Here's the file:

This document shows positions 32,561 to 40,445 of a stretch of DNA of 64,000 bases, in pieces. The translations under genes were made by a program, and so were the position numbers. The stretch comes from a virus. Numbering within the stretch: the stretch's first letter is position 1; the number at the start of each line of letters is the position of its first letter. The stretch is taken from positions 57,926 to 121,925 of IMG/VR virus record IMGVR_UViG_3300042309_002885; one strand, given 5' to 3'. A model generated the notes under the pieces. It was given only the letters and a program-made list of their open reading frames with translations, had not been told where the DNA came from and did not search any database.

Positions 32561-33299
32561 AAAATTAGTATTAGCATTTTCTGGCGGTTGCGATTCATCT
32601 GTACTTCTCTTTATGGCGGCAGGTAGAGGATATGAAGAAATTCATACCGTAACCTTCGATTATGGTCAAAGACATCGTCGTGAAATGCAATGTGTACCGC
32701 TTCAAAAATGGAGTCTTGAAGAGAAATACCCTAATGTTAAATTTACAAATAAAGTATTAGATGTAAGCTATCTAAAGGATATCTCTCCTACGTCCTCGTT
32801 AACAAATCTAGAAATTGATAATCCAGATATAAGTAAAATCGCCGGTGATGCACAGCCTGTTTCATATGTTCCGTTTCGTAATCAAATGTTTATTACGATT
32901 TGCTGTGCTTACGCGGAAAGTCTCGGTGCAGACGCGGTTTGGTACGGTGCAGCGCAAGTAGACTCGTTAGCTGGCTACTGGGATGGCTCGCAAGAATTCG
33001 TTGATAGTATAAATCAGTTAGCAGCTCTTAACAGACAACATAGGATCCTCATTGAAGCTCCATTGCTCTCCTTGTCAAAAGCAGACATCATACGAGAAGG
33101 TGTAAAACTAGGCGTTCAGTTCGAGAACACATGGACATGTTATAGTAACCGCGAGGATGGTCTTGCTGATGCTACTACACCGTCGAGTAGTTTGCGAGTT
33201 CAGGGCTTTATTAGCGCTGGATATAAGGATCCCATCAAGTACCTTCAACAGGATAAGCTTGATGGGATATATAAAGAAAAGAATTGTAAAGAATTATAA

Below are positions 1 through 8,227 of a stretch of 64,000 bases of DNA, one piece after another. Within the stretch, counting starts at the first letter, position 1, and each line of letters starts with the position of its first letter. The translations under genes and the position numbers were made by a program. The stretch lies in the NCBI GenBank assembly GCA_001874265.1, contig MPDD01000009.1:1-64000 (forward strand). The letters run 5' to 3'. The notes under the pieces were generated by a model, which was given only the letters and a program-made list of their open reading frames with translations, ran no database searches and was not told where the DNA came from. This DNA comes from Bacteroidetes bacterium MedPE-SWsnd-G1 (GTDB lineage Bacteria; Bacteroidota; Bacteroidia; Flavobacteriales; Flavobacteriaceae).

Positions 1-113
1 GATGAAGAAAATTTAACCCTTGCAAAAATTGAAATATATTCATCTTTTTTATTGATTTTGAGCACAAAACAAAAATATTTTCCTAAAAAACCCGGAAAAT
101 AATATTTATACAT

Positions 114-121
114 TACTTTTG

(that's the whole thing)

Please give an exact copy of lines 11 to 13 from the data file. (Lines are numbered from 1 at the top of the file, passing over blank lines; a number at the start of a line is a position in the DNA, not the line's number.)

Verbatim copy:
Below are positions 1 through 8,227 of a stretch of 64,000 bases of DNA, one piece after another. Within the stretch, counting starts at the first letter, position 1, and each line of letters starts with the position of its first letter. The translations under genes and the position numbers were made by a program. The stretch lies in the NCBI GenBank assembly GCA_001874265.1, contig MPDD01000009.1:1-64000 (forward strand). The letters run 5' to 3'. The notes under the pieces were generated by a model, which was given only the letters and a program-made list of their open reading frames with translations, ran no database searches and was not told where the DNA came from. This DNA comes from Bacteroidetes bacterium MedPE-SWsnd-G1 (GTDB lineage Bacteria; Bacteroidota; Bacteroidia; Flavobacteriales; Flavobacteriaceae).

Positions 1-113
1 GATGAAGAAAATTTAACCCTTGCAAAAATTGAAATATATTCATCTTTTTTATTGATTTTGAGCACAAAACAAAAATATTTTCCTAAAAAACCCGGAAAAT